«There is no trading nor goods here, the persons are poor land workers and farm labourer, who cannot harvest enough for their living, and they have no privileges but they support all the heaviness...»

The situation became a little better with the arrival of the Republic of Venice that put the area in its district named Quadra dell'isola with Terno as chief town, although the raids made by mercenaries were not infrequent. The first census of the population was held in the 16th century, totalling 10 thousand people.

«It is named Isola for being surrounded by two bends and divided by Brembo and Adda and by mountains. The mountains are on the north wind side, Brembo is on the east, the angle of Brembate di Sotto in the middle and Adda on the west.» (Giovanni Da Lezze, captain of the Serenissima, 1596)

After the venetians the Cisalpine Republic arrived, immediately replaced by the Austrians, which put the area inside the Kingdom of Lombardy-Venetia, with Chignolo as chief town.

With the Italian Unification came the first and crucial process of industrialization, which enabled an improvement in the conditions of life of the inhabitants. Another census, made in 1861 (the year when the Kingdom of Italy was ratified), saw the increase in population reaching the significant number of 26.519.

HISTORICAL OUTLINE

The origin of the municipality, called Sotto il Monte ("Under the Mount", in Latin Sub Mons) for its distinguishing trait of being at the foot of Mount Canto, dates back to the 9th century, with the first settlements in Bercio. These territories, placed in a sunny part of the Mount Canto slope, became enfeoffed to the Bishop of Bergamo, who in turn gave them to the Benedictine monks that settled in Fontanella. Founded by Alberto da Prezzate, the Priory of Sant’Egidio deeply characterized the life of the village, starting with the building of such landmarks as the Tower of San Giovanni, located on the top of the mountain. As a result, the village that grew at its foot was thus named "Under the Mount of the Monks", shortened in "Under the mount".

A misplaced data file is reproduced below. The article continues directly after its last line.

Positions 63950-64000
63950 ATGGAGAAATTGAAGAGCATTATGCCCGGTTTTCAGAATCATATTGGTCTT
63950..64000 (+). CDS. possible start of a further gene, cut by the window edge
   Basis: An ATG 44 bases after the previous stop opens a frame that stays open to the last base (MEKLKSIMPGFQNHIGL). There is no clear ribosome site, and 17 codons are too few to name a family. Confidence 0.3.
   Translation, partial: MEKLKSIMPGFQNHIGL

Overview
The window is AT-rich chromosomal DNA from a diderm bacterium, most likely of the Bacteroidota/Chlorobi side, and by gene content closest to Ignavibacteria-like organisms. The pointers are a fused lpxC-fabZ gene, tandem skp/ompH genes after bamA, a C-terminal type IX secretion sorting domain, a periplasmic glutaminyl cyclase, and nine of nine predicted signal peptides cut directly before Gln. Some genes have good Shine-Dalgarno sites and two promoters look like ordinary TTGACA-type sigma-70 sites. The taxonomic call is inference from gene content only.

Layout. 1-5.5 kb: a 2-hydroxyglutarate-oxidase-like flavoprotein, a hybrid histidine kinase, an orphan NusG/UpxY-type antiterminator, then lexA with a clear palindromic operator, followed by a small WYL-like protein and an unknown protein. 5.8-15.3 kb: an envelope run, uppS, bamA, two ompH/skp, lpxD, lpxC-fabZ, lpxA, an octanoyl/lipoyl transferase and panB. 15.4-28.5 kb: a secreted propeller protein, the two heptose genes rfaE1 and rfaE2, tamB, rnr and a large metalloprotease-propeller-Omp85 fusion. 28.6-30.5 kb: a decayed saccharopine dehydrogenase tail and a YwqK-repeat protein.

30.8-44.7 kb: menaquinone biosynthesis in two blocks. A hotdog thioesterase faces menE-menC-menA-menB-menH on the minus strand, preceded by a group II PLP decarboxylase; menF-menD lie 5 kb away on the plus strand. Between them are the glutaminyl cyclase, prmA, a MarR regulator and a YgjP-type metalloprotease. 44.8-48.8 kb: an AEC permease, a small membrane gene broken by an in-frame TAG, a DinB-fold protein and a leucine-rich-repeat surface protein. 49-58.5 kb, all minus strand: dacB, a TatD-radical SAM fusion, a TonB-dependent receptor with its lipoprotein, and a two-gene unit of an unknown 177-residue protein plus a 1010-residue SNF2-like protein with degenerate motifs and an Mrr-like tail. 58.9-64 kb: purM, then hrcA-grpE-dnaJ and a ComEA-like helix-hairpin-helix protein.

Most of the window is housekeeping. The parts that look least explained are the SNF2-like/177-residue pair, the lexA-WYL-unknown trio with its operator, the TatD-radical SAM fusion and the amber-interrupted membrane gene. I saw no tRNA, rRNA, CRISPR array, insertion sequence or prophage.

The ancient Tower of San Giovanni, built in the year 964 on the top of the mount, represents one of the most typical and significant monumental buildings of the whole area marked by the rivers Adda and Brembo and by Mount Canto, the so called Bergamo Island.

Sotto il Monte, small unknown town in the Bergamo land, on October 28th, 1958 came to the fore as the native town of Angelo Giuseppe Roncalli, who was elected that day on the St. Peter's chair with the name of Pope John XXIII.

Among the most meaningful gesture of esteem and affection of the citizen of Sotto il Monte, and Italy as a whole, toward Pope Roncalli there is the new denomination of the municipality - which turned from “Sotto il Monte” to “Sotto il Monte Giovanni XXIII” - granted by the President of the Republic Antonio Segni with his decree on November 8th, 1963.

 

HISTORICAL BUILDINGS

SEE ALSO